President Trump should act immediately. Clint Lorance has already spent 6 years in a cell.

Post updated at 12:22 PM, May 16, 2019.

  5 comments for “President Trump should immediately free Army LT Clint Lorance unjustly convicted of murdering Taliban attacking his platoon

  1. Tim Sumner -- Post author
    May 16, 2019 at 10:31 am

    “Three insurgents had been riding on the motorcycle that morning. Two had been shot, and the third escaped. Clint later learned — but did not know at the time [because he was between above-head-level grapevine covered walls and, from first sighting of the motorcycle to the last shots fired by the Afghan Army squad and his gun truck, it had all happened within seconds] — that the two men shot had dismounted the motorcycle, and were walking toward the ANA at the time of the shooting. The third rider was later captured.

    “Wingo and Leon did not find any weapons on the bodies of the two insurgents, which — unbeknownst to Clint — the government would later use as an excuse to prosecute him for murder. They could not verify either way if the motorcycle was rigged with bombs, because the villagers removed the bike from the street, and the Army never found it. But they did find identification cards.”

    Brown, Don. TRAVESTY OF JUSTICE: The Shocking Prosecution of Lt. Clint Lorance (pp. 215-216). WildBlue Press. Kindle Edition.

  2. Tim Sumner -- post author
    May 16, 2019 at 10:05 am

    “Capt. Catherine McNair, the lead pilot in the helicopter squadron that arrived on station, described the suspicious individuals in a sworn, written statement, given to investigators on July 19, 2012, 17 days after the shooting.

    “The Chainsaw element requested we maintain overwatch of them, and conduct recon of the area for any suspicious activity. Our team complied, and we were eventually able to identify a large group of adult males, massing and then departing the objective area, a common TTP for insurgents.”

    “By using the phrase TTP, Capt. McNair used an acronym that stands for Tactics, Techniques and Procedures. In other words, the air team had spotted military-aged males amassing on the ground and acting in a manner that would suggest the high probability of threat to the squad, at some point during the mission.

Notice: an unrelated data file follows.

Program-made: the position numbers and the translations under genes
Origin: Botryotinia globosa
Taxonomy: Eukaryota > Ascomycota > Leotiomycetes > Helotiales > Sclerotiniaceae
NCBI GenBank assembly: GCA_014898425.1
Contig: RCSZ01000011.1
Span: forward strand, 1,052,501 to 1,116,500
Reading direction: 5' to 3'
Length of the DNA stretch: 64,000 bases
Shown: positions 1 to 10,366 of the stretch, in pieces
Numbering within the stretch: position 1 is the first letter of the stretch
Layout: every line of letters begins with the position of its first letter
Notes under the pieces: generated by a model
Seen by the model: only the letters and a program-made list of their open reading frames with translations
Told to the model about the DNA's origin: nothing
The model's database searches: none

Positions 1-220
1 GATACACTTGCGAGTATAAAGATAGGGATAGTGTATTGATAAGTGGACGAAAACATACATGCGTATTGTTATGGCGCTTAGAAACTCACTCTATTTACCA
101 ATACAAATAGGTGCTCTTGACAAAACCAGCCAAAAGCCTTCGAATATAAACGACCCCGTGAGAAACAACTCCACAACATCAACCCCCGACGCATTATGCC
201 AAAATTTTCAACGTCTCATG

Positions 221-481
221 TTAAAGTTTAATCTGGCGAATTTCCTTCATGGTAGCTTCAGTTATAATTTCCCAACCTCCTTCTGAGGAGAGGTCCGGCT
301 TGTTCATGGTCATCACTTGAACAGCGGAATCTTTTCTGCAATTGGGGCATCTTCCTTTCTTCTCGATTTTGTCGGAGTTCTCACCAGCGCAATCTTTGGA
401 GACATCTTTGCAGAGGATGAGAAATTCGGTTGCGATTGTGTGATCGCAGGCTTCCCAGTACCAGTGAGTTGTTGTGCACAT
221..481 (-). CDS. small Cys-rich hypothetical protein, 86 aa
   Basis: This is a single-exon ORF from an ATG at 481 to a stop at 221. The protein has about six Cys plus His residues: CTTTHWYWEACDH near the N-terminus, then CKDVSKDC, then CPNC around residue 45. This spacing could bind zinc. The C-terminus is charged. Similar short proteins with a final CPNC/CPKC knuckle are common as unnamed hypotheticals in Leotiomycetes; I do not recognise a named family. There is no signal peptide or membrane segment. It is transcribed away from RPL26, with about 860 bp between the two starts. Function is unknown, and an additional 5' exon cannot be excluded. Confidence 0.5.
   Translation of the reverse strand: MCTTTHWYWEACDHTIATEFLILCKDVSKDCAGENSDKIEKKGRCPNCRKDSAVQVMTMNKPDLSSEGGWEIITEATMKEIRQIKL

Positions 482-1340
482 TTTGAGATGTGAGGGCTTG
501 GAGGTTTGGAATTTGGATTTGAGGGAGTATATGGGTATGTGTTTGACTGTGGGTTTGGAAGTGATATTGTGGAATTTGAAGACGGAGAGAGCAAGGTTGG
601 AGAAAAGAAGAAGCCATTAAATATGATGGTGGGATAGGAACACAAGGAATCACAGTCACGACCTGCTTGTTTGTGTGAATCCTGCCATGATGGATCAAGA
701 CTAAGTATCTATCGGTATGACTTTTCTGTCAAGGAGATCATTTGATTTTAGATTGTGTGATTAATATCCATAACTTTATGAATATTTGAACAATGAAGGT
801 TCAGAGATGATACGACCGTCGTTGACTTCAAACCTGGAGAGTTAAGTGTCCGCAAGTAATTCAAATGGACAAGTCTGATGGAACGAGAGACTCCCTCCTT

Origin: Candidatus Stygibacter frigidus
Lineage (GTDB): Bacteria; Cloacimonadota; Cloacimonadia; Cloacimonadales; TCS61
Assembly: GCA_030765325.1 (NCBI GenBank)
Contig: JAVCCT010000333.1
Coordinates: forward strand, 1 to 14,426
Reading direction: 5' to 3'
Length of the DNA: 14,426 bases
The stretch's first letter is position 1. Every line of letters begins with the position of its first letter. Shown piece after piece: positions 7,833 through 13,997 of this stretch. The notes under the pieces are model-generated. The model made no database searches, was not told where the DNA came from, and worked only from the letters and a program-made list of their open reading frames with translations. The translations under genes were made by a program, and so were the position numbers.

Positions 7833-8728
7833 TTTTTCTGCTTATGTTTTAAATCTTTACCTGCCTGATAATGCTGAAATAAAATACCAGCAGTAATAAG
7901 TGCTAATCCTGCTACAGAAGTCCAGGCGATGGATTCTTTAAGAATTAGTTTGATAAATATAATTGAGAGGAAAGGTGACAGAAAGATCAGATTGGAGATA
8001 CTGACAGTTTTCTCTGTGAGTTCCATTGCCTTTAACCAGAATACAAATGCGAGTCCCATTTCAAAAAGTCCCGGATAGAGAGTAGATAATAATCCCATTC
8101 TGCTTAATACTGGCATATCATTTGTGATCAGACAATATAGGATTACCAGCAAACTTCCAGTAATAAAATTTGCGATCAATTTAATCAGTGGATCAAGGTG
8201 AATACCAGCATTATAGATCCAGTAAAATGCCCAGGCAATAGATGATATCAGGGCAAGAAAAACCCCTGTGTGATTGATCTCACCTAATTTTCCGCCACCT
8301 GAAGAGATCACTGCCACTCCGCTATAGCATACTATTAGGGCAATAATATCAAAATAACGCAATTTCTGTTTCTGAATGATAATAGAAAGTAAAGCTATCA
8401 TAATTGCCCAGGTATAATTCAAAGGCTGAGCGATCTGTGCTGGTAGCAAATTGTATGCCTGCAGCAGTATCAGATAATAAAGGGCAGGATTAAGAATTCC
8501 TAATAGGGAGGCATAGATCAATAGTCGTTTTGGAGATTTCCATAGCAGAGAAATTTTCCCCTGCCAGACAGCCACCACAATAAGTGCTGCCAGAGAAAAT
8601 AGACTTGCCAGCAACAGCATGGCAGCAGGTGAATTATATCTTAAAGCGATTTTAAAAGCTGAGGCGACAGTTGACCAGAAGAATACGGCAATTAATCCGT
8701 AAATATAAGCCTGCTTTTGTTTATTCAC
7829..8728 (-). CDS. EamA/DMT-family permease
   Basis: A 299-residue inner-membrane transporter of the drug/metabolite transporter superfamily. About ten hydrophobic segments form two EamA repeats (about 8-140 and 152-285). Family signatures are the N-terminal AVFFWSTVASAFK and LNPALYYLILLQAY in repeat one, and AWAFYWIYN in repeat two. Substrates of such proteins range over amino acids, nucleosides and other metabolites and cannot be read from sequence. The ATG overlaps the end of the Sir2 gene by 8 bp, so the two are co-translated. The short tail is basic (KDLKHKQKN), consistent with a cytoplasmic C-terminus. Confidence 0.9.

“Because they were massing out on the village’s northwest corner, Clint worried that they might try to strike from the west end of Old Cornerbrook, as the squad emerged onto the dirt street from the grape field.”

    Brown, Don. TRAVESTY OF JUSTICE: The Shocking Prosecution of Lt. Clint Lorance (pp. 184-185). WildBlue Press. Kindle Edition.

  3. Tim Sumner -- post author
    May 14, 2019 at 12:48 am

    Pvt Skelton asked 1LT Lorance for permission to fire as the motorcycle was headed south on the restricted road towards dismounted U.S. troops crossing it. While Skelton had a visual from atop a grapevine wall, Lorance was in a ditch preparing to climb over the next 8-foot high mud-baked wall covered with grapevines one or perhaps two rows behind Skelton and could not see the motorcycle to their east from where he was.

    At the same time, to their northwest, Taliban were gathering and presented a threat to Lorance’s patrol force. Lorance had been notified of this via radio by the attack helicopters providing CAS. He had sent his heavy weapons squad in that direction to get eyes on them as Lorance intended to enter the village somewhere near its center-point from the south. (The weapons squad later engaged armed Taliban communicating with each other via ICOM radios, killing one and wounding a second.)

    The troops crossing the road to Lorance’s east were the patrol’s trail element.

    It had been alleged (elsewhere in a commentary) that they fired upon the motorcycle too soon as it was still 200 yards away. But a motorcycle travelling at an estimated 40 MPH covers 200 yards in about 10 seconds. (Do the math: Divide 58 feet per second into 600 feet.) Skelton fired and missed. It was not a warning shot as they were not authorized. Regardless, it did not deter the motorcycle’s advance. If the motorcycle was a rolling IED, it would be in close proximity to the patrol’s trail element within seconds. Lorance was well-aware that vehicle-borne-IEDs motorcycles had recently been used as suicide bombers by the Taliban against U.S. troops.

    Lorance could not see the road or motorcycle and he was getting radio reports that the Afghan army squad was screaming they were about to fire. Lorance had to assume the threat was rapidly closing in on his dismounted trail element. He first radioed his troops to tell the Afghans to cease fire and then ordered the gun truck (with its mounted 240) covering the road to fire two shots to eliminate the threat.